2. Sell so many CDS on a bond that you can pay to keep it from defaulting. This is like selling insurance to as many people as possible on a car that was obviously falling apart — and then paying to fix it before it could get in an accident.
Now, imagine some crappy bonds. Some really crappy bonds. You know they're crappy. I know they're crappy. And Wall Street definitely knows they're crappy. They're so crappy that everybody wants to buy, and nobody wants to sell CDS on them.
Normally that would be the end of the story. Wall Street would look for a greater fool to insure this pile of toxic waste, but that great a fool doesn't exist. But what if it did? What if Wall Street could find someone crazy enough to insure all these bonds guaranteed to default? Well, that insurance would be expensive, and everybody would be happy to buy it. In fact, it'd be so expensive, and there'd be so many people happy to buy it that the fool who sold it all would have quite a bit of money upfront — enough to buy up all the bonds it had insured. And to buy them up at above-market prices, too!
See, there are certain types of bonds you can pay off before they come due if you pay an above-market price. Let's say our crappy bonds are these type of callable bonds. In that case, our fool who insured these crappy bonds has just made it so they will never default. Not so foolish after all.It's a risk-free profit, and it's what Texas-based Amherst Holdings did back in 2009. It sold about $130 million of insurance on $29 million of subprime bonds to banks like JP Morgan, Bank of America, and Royal Bank of Scotland. Then it paid above-market prices on those $29 million of bonds to prevent them from defaulting.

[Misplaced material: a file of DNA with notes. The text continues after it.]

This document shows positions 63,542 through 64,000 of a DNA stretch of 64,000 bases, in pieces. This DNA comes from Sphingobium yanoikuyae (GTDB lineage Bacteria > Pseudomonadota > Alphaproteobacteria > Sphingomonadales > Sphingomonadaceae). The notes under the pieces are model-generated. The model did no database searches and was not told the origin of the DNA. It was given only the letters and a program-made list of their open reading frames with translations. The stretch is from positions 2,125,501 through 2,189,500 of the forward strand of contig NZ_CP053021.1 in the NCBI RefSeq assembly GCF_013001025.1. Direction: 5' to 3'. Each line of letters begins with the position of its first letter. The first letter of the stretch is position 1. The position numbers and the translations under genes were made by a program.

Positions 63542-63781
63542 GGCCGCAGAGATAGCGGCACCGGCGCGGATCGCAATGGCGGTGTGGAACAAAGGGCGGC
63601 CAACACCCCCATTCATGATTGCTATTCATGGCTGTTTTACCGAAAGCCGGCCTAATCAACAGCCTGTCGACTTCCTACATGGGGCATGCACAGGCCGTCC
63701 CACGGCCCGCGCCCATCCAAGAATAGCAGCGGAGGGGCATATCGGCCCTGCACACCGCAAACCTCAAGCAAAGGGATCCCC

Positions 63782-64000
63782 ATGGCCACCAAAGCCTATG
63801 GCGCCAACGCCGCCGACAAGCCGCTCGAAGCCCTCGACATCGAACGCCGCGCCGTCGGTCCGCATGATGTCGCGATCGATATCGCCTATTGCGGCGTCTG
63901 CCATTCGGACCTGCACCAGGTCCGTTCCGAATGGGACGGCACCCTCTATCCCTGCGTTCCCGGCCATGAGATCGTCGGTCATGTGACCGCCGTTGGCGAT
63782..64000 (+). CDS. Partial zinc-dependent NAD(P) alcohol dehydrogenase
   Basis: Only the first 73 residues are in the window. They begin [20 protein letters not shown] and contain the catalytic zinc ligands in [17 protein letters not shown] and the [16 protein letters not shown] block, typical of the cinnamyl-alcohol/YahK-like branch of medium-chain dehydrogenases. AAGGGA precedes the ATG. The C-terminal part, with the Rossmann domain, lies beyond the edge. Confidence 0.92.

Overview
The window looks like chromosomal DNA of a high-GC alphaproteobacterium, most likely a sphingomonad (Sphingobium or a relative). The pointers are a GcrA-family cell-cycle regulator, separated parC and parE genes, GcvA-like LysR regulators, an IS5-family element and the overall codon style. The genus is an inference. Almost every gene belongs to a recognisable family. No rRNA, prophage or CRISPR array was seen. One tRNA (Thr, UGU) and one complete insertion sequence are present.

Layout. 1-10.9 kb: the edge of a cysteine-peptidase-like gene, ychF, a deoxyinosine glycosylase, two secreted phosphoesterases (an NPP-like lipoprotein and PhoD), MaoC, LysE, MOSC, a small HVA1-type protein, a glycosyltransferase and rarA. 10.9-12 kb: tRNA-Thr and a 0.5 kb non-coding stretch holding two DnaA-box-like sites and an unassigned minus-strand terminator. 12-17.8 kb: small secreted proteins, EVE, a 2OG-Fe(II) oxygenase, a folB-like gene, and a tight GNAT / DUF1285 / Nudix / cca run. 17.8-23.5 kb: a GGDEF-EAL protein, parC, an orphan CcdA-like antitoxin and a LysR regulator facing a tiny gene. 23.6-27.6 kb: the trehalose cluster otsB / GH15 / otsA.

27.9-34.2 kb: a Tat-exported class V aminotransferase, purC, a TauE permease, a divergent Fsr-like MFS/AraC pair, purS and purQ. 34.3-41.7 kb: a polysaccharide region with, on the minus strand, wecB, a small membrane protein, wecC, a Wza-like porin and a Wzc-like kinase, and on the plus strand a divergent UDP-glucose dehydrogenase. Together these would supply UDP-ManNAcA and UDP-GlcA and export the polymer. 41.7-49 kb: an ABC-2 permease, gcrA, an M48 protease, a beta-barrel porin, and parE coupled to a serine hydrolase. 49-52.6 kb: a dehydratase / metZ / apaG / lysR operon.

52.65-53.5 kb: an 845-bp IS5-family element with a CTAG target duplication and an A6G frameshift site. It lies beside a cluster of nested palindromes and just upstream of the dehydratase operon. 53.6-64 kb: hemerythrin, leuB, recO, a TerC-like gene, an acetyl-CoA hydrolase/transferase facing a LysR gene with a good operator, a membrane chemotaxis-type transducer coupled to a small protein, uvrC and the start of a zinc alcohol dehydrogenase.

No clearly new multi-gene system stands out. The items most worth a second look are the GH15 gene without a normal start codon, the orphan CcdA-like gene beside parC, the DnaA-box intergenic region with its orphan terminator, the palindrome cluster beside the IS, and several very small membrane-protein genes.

The problem with CDS is you can manipulate them to pay off, and you can manipulate them to not pay off.
The first is what economists call the "empty creditor" hypothesis. When a company gets in trouble, a creditor normally has every incentive to voluntarily restructure a bond rather than have it involuntarily restructured in bankruptcy. Better to make the deal yourself than a judge, who will rank your claim against everyone else's. But say a creditor has CDS on its bonds. Then that creditor might get more money by refusing to restructure, and forcing the company into bankruptcy. That's a less elegant version of what Blackstone did. It added in the wrinkle of bribing the company to only briefly default on the specific bonds it held, rather than going through bankruptcy. But Blackstone did put the threat of bankruptcy very much on the table by saying it would call in the company's revolving loan if the company paid its bond on time. The second is basically an empty contract. You sell insurance on something, and then act to make sure that insurance never pays out. It's harder to do, because there aren't many bonds you can pay off yourself that are also crappy enough to sell enough insurance on. In either case, it's money for nothing.
There's no such thing as too good be true on Wall Street.